A narrative is a sequence of connected events, real or imagined, that describe a story. They can be told orally or incorporated into descriptive essays, novels, short stories, or biographies. Understanding the types of narrative styles will help you tell your story uniquely.
This guide will look at the types of narratives and how to use each to tell a good story effectively.
What Is Narrative Style?
A narrative is writing that unites distinct events by concept, idea, or plot to tell a story. Narratives invariably involve telling a story through dialogue or descriptive text, either in prose or in the form of a dramatic piece. A narrative is a string of events that form a complete, continuous account that helps you tell your story. It is a written representation of a particular situation that reflects or conforms to an overarching set of values or goals.
The narrative style is a literary device that presents a story set in the past, present, or future. It tells the story about an individual, an institution, or an event. The narrative style of work plays a vital role in the reader’s emotions and embodies the style of exposition.
Types of Narrative Writing
Every writer is a different kind of narrative writer. The wide variety of descriptive essays, novels, and short stories that exist today is proof of a storyteller’s tendency to use narrative art. Narratives can be everything from personal musings to narratives of historical events and political reportage. Here are the common types of narratives.
1. Linear Narrative
Linear narratives follow a chronological order and relay the events of a story in the order in which they happened. It is a typical storytelling style that follows the traditional progression of a character’s beginning, middle, and end.
A linear narrative essentially features a story that immerses the reader into the protagonist’s daily life. This happens as the readers watch the events of the character’s life unfold in chronological order. The story can be told from any viewpoint, whether it’s the first-person narrative, second-person narrative, or third-person. Narrative linearity is displayed in David Mitchell’s Cloud Atlas andJane Austen’s Pride and Prejudice.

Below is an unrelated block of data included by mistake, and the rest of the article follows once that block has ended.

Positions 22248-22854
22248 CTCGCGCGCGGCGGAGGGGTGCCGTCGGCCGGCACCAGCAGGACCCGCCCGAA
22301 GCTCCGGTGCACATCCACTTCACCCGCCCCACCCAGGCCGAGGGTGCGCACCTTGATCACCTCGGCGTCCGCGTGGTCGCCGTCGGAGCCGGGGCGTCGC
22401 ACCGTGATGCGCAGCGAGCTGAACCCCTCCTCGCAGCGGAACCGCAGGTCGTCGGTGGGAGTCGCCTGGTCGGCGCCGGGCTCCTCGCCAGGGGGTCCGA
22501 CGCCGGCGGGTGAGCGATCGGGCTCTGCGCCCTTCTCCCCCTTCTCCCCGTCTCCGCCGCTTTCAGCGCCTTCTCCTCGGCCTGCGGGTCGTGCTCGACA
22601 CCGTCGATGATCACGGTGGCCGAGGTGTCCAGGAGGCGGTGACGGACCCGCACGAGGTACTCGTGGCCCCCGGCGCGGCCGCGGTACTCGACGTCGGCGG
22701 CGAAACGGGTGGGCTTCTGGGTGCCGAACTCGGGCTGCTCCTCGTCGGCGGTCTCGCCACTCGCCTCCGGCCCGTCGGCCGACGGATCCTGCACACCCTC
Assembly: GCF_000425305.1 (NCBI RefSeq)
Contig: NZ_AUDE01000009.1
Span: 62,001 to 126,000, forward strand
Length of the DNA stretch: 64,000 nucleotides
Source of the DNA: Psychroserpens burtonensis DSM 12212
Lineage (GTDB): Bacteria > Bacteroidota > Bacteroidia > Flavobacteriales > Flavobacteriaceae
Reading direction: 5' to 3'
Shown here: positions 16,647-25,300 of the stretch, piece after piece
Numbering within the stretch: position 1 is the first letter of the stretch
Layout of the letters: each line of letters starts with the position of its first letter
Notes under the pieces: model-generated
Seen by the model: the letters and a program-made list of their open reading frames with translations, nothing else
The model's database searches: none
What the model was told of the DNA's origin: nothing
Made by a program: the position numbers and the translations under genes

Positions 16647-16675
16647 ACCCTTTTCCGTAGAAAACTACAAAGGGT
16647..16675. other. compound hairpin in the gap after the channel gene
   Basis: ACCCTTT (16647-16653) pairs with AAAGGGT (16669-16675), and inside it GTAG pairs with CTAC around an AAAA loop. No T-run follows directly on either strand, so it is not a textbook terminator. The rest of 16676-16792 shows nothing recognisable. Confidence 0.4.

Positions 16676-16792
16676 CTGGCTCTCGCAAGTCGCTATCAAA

2. Non-linear Narrative
A non-linear narrative does not follow a chronological timeline of events. It may jump back and forth in time to pursue different characters or explore events out of sequence. This narrative type employs flashbacks and other literary devices to convey the story. For instance, telling the story of hunger, then recounting the story of the first meal.
Short stories or novellas can fracture the story’s timeline to emphasize the emotional mindset of a personal narrative or make connections between non-contemporary events. Non-linear narratives are used to build suspense and show stories with related themes unfolding in different places and times. Typical examples of non-linear narrative are Homer’s poem The Odyssey, and Richard Powers’ ‘The Overstory.’
3. Viewpoint Narrative
Viewpoint narrative is a type of narrative style that tells a story from the perspective of a particular character. Unlike a linear narrative, a viewpoint narrative does not have a specific arc or structure. It has a physically omniscient viewpoint whose primary focus is on the character’s view, not the events around the character. This style of narration usually involves first-person narration or third-person omniscient narration.
Vladamir Nabokov’s book Lolita features the first-person viewpoint of Humbert. A man who has been in a mental clinic multiple times and casts the whole story in an untrustworthy light.
4. Quest Narrative
A quest narrative is a story in which the protagonist is relentlessly working towards a goal. This goal becomes their all-consuming passion, and they have to face seemingly insurmountable obstacles while pursuing it. The object of their pursuit is far away, and they must travel a long way to find it.
Quest narrative was displayed in The Odyssey, where Odysseus returned home to his wife. Also, in Apocalypse Now, Captain Willard embarked on a journey through the jungles of Vietnam to find Colonial Kurtz.
To Wrap Up
Narrative story-telling is a popular literary form that demonstrates a sequence of actions, thoughts, and feelings that communicate events. There are different narrative styles, including linear, non-linear, quest, and viewpoint narratives. Understanding the types of narratives will increase your ability to connect to your audience with a story.
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